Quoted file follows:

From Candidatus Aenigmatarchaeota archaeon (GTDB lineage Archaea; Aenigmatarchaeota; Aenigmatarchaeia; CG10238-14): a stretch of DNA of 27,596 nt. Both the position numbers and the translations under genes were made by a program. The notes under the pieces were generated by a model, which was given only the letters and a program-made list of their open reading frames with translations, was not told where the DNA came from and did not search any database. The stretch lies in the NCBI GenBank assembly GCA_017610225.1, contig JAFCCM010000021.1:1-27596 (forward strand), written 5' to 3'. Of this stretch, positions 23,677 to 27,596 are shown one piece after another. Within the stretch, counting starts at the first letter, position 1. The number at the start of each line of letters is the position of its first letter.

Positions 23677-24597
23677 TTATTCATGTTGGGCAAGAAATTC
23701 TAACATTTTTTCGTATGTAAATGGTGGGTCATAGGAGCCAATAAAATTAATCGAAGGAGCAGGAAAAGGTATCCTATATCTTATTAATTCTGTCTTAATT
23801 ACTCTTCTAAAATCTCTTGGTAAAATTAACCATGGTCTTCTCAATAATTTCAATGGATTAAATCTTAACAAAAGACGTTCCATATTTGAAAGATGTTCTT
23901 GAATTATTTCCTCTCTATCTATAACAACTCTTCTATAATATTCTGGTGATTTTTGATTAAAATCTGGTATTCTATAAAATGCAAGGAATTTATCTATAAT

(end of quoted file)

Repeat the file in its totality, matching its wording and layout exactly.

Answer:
From Candidatus Aenigmatarchaeota archaeon (GTDB lineage Archaea; Aenigmatarchaeota; Aenigmatarchaeia; CG10238-14): a stretch of DNA of 27,596 nt. Both the position numbers and the translations under genes were made by a program. The notes under the pieces were generated by a model, which was given only the letters and a program-made list of their open reading frames with translations, was not told where the DNA came from and did not search any database. The stretch lies in the NCBI GenBank assembly GCA_017610225.1, contig JAFCCM010000021.1:1-27596 (forward strand), written 5' to 3'. Of this stretch, positions 23,677 to 27,596 are shown one piece after another. Within the stretch, counting starts at the first letter, position 1. The number at the start of each line of letters is the position of its first letter.

Positions 23677-24597
23677 TTATTCATGTTGGGCAAGAAATTC
23701 TAACATTTTTTCGTATGTAAATGGTGGGTCATAGGAGCCAATAAAATTAATCGAAGGAGCAGGAAAAGGTATCCTATATCTTATTAATTCTGTCTTAATT
23801 ACTCTTCTAAAATCTCTTGGTAAAATTAACCATGGTCTTCTCAATAATTTCAATGGATTAAATCTTAACAAAAGACGTTCCATATTTGAAAGATGTTCTT
23901 GAATTATTTCCTCTCTATCTATAACAACTCTTCTATAATATTCTGGTGATTTTTGATTAAAATCTGGTATTCTATAAAATGCAAGGAATTTATCTATAAT